5. Current Indian PHWR reactors that are outside IAEA safeguard annually require 116 tonnes of natural-uranium when operated in a mode optimized for power generation. When operated in a mode optimized to generate weapon-grade Plutonium they require just 747 tonnes of natural-uranium annually, in the process they generate 745 Kg weapon grade Plutonium, which is enough for 248 nuclear weapons per year.

    From the figures above one can clearly see that there is no merit in the argument that supplies of Uranium from Australia, Canada or even the US and Russia will be of any consequence to Indian nuclear weapons programs.

    It seems India has mined much more Uranium [in India at a rate higher than consumption for power production] in its 20 power reactors or in its two (weapons grade) plutonium production reactors.

    If there was ever a desire to restrict the amount of Uranium used in the weapon’s program to service power needs this is being further offset by (at least) two influences:

    Supercritical centrifuges for Uranium enrichment - Albright et al have discovered that India is now producing carbon fiber supercritical centrifuges for Uranium enrichment. It may already have the capacity to make all the weapons grade Uranium it needs. Thus regardless of Canadian or Australian Uranium sales, the Indian weapons production will be unconstrained.

    Prototype Fast Breeder Reactor (BFBR) - According to Glaser about 150 kg of weapons grade Plutonium will be generated annually in the blankets of the Indian prototype Fast Breeder Reactor. Assuming 5 kg per pit (machining losses etc).

    That is 30 bombs per year in addition to existing capacity (from Dhruva and 8 CANDU units - CIRUS reactor is to be shut down to placate Canada)

    The Tellis report (Atoms for War, Carnegie Endowment, 2006) is particularly interesting (but long). He estimates
    - 45kg of weapons grade Plutonium per each of the eight unsafeguarded 220 MWe CANDU reactors if 1/4 core load is used for low burnup.

    Based on this Anonymous has made the following estimates:

    - assuming India used just 1/8 core loads (less effect on power production) the 8 CANDU reactors would produce 180 kg of weapons grade Pu per year. The power losses could be made up with two thermal (coal fired) power plants.

    - add 30 kg from Dhruva,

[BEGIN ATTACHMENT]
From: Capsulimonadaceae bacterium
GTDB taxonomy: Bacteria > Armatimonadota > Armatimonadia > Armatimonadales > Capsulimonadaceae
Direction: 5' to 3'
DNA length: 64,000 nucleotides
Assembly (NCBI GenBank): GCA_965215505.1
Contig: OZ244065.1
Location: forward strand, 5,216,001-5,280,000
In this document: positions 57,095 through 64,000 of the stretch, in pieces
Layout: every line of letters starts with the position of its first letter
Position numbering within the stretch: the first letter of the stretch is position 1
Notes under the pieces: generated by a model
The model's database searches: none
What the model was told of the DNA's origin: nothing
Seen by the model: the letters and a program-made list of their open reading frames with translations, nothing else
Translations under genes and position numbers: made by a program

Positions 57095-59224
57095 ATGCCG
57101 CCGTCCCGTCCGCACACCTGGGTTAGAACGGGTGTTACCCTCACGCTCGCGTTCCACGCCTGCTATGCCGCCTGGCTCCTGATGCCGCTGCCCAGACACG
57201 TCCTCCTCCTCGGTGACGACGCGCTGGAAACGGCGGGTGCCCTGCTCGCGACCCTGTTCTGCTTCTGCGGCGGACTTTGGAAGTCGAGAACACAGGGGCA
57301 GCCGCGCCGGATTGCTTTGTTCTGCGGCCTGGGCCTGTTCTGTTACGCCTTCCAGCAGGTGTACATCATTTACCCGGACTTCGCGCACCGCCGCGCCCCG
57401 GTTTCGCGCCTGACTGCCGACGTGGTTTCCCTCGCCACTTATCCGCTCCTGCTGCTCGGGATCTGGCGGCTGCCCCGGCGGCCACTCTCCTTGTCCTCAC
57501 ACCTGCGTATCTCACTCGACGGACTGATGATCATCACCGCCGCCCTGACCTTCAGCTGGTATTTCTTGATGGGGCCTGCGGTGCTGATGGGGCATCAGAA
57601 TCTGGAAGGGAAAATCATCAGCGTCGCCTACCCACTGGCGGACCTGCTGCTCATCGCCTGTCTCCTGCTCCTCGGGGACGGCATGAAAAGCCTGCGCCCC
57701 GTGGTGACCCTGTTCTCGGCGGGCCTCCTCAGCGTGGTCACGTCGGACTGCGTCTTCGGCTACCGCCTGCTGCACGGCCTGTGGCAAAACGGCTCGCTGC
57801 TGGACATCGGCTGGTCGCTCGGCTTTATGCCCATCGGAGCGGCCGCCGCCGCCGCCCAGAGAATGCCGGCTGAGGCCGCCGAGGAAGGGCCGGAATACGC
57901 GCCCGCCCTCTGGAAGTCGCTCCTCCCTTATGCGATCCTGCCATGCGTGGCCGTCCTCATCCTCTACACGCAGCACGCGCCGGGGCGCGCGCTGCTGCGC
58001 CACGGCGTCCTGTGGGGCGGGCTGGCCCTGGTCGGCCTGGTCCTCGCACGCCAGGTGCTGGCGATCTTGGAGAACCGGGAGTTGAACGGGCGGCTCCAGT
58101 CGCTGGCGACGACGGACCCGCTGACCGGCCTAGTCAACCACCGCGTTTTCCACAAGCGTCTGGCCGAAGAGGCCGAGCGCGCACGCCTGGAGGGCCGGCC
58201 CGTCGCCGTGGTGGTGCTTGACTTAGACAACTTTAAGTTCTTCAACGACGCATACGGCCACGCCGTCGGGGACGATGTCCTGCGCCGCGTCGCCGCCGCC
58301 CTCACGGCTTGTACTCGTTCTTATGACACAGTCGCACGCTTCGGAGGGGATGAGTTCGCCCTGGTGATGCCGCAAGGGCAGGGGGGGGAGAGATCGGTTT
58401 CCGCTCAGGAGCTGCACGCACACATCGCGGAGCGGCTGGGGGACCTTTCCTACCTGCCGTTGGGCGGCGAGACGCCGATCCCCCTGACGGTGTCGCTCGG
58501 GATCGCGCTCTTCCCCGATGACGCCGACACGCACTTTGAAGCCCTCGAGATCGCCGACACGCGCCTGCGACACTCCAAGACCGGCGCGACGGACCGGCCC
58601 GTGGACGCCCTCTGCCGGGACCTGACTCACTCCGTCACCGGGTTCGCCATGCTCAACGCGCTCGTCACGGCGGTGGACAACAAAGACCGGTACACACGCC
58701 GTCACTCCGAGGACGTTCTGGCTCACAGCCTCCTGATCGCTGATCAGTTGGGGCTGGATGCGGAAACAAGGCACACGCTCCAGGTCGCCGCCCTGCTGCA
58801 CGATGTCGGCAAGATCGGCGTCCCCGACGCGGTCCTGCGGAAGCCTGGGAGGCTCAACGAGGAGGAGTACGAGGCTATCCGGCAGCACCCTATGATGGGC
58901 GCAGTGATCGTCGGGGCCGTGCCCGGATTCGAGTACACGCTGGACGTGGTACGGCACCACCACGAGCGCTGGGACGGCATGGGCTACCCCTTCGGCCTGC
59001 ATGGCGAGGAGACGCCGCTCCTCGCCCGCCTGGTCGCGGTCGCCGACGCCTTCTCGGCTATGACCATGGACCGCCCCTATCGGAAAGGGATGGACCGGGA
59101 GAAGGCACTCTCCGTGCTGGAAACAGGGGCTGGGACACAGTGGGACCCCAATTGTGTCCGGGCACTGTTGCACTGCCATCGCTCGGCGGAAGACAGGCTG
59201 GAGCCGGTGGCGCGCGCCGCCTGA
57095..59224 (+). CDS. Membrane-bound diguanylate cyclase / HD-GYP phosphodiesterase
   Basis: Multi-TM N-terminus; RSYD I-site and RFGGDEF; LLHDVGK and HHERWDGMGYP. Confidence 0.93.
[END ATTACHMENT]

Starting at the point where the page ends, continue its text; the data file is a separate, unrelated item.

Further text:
- and the 150 kg from the PFBR, then:

    India can produce a total of 360 kg of Plutonium per year (enough for 72 pits assuming 5 kg required including milling losses). The Indian Department of Atomic Energy (DAE) wants to replace CIRRUS with a bigger version of Dhruva so additional Pu would be available.

    Based on the figues Anonymous estimates that India will have the capacity for 72 thermonuclear devices (hydrogen bombs) a year, using just a fraction of India's indigenous Uranium ore (this means no foreign Uranium directly used).

    3. Agreement With India Will Create Problems for Rudd

    Nuclear issues always cause problems for the Australian Labor Party (ALP) led by Kevin Rudd)) mentioned previously in an earlier post on the possibility of Australian Uranium Enrichment.

    If Australia were to export Uranium to India it will need to negotiate a nuclear safeguard agreement to govern the uses to which Australian uranium can be put.

    If the Howard Government proceeds along these lines before the election it will create some difficulties for Kevin Rudd and the ALP. If Rudd maintains ALP opposition to uranium sales to India he will face political trouble from pro-Indian Australians and from the mining industry. But if Rudd is elected with the anti-uranium policy intact and he pursues the policy in government, he will have to repudiate an agreement, at least in principle, to supply India with uranium.

    Moreover, if the US-India nuclear deal is ratified by both nations' parliaments, it will inevitably win broad international acceptance. A Rudd Labor government would thus be left in the ludicrous position of defending ground that everyone else has long since abandoned.

    Further Comment

    If Sharma's figures are correct, India has far more weapons grade Plutonium than has been previously estimated, more than it would (ever need even if India seeks nuclear parity with its large enemy - China).

    Several Indian reactors are now operating at low capacity due to a shortage of uranium (it will take a few years for the new Uranium mines to begin production) yet India's weapons programs has not visibly been effected. So it seems India is prepared to divert much of its uranium for weapons uses at the expense of civilian nuclear power uses.

    So if there were any overall shortage of Uranium India would choose to burn its high sulphur coal for power in preference to limiting Uranium available for weapons.

    Hence any denial of Australian Uranium may simply increase greenhouse gas emissions in India. In any case India always has alternate sources of Uranium (even if at higher prices) including the US, Canada and Russia.

    I think that if a (centre-right leaning) Rudd Labor Government came to power (the election may be in November 2007 or before) the interests of Uranium mining companies and mine workers would prevail. Rudd would maintain a Uranium sales to India agreement . But Rudd may well renegotiate for strengthened safeguards (some effect but not onerous) clauses to placate Australian environmental and anti-proliferation concerns.